The BBC has silenced victims of sex abuse at licence payers’ expense.
The British Broadcasting Corporation (BBC) has gagged female members of staff who made complaints regarding bullying or sexual harassment, UK media reports suggest.
The state-run BBC has forced at least 20 former employees to sign the gags, called compromise agreements, banning them from speaking out about their experiences of harassment at the corporation, The Sunday Times
The group had made formal complaints to the BBC review set up in the wake of the former TV host Jimmy Savile sex abuse scandal.
They accused the broadcaster of “hypocrisy” in using license fee payers’ money to silence its own ex-employees who had made sex complaints.
Former Countryfile presenter Miriam O’Reilly said, “I spent 25 years being told by the BBC that we uphold freedom of speech and now it takes that away to uphold its corporate reputation.”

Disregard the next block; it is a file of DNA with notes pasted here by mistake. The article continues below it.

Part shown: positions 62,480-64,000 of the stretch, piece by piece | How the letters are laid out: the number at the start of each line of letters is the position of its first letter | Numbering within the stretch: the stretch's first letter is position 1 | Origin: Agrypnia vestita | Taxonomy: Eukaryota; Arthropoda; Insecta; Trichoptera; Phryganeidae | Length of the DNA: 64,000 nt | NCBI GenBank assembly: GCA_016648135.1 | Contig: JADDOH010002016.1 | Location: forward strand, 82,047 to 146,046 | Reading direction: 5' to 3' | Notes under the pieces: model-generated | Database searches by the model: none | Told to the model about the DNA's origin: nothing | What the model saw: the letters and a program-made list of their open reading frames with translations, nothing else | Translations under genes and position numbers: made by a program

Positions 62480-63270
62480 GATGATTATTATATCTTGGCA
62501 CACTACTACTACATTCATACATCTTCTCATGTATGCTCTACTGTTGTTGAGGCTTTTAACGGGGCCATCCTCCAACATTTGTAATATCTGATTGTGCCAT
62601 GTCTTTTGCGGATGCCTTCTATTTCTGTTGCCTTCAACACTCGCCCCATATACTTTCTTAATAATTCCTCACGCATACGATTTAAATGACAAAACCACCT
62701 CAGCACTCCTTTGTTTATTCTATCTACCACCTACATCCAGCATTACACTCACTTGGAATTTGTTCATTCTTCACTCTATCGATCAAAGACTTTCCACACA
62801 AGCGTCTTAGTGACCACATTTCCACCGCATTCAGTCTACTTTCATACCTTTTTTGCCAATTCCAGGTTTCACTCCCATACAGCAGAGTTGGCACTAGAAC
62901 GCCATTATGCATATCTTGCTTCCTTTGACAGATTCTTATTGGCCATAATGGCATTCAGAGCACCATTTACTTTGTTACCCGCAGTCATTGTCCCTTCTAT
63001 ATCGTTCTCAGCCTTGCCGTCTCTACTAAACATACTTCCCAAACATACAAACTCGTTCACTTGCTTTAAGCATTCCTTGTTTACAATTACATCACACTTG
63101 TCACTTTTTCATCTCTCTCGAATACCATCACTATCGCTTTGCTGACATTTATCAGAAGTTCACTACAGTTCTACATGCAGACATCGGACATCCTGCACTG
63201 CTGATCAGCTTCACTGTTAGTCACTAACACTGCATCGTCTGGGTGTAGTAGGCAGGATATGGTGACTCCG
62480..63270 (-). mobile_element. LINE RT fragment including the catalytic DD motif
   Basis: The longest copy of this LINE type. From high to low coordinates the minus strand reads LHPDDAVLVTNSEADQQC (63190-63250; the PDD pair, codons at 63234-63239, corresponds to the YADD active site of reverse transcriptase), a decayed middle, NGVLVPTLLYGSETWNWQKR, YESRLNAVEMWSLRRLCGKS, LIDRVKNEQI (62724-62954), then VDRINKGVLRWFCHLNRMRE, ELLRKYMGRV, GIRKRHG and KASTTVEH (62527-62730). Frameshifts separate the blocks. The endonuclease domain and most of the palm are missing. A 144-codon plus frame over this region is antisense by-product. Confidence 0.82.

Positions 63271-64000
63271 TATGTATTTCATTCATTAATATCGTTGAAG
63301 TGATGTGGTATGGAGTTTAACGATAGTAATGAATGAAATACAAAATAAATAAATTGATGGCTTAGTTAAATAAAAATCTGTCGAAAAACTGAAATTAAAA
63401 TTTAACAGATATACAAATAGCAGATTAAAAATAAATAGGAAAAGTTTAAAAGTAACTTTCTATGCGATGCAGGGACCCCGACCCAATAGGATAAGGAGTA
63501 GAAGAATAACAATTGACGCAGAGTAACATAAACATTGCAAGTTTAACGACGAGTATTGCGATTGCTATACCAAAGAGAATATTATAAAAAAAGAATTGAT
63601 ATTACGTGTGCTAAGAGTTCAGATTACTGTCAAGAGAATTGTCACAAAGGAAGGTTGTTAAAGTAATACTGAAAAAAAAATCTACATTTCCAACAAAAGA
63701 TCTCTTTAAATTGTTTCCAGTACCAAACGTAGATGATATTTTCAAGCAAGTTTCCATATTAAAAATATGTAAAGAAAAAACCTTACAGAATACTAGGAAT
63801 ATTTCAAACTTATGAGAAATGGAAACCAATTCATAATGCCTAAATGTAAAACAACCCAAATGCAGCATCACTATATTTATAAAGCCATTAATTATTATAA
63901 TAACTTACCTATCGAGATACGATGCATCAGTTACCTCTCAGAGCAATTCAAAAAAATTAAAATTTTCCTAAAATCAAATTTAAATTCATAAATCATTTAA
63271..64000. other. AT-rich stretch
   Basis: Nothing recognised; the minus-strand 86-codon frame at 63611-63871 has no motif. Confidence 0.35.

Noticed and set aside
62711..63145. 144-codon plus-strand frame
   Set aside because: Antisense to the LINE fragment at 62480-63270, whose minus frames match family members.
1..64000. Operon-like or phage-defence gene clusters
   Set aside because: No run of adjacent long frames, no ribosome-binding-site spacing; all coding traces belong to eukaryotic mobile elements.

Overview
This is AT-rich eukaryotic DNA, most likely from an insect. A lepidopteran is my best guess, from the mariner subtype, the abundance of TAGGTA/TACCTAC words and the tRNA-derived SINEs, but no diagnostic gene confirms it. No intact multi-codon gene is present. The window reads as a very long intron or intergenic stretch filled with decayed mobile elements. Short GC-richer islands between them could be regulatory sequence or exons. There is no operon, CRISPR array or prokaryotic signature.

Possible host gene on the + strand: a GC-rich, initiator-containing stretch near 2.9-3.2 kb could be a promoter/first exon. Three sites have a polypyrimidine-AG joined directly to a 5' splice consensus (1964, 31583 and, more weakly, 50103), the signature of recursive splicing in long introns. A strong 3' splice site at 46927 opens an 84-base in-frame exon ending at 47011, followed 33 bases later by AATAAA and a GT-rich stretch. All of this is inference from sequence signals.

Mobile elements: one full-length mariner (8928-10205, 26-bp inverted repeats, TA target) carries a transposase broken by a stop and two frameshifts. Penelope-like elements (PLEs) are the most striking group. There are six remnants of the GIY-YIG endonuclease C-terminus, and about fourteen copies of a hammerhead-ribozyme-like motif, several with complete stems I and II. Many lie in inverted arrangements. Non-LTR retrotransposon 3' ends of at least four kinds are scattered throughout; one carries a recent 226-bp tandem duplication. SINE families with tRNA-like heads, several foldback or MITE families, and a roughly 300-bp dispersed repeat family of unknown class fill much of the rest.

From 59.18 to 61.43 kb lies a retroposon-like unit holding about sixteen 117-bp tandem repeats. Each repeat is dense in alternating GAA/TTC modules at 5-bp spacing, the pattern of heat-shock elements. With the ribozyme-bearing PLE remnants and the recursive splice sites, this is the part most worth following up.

Another woman, who signed gagging clauses when she left the BBC, said, "This is taxpayers' money being spent to stop me talking about discrimination against women in the BBC."
The corporation found itself surrounded by a crisis after an ITV Exposure documentary blew the lead off the Savile story in October 2012.
Earlier in January, a 37-page report by the police and the National Society for the Prevention of Cruelty to Children (NSPCC), Savile was branded as one of the UK’s most prolific known sexual predators who used his celebrity status to “hide in plain sight.”
According to the report titled “Giving Victims a Voice,” Some 214 crimes, including 34 of rape or penetration during 54 years of abuse committed by the presenter, were recorded across 28 police force areas.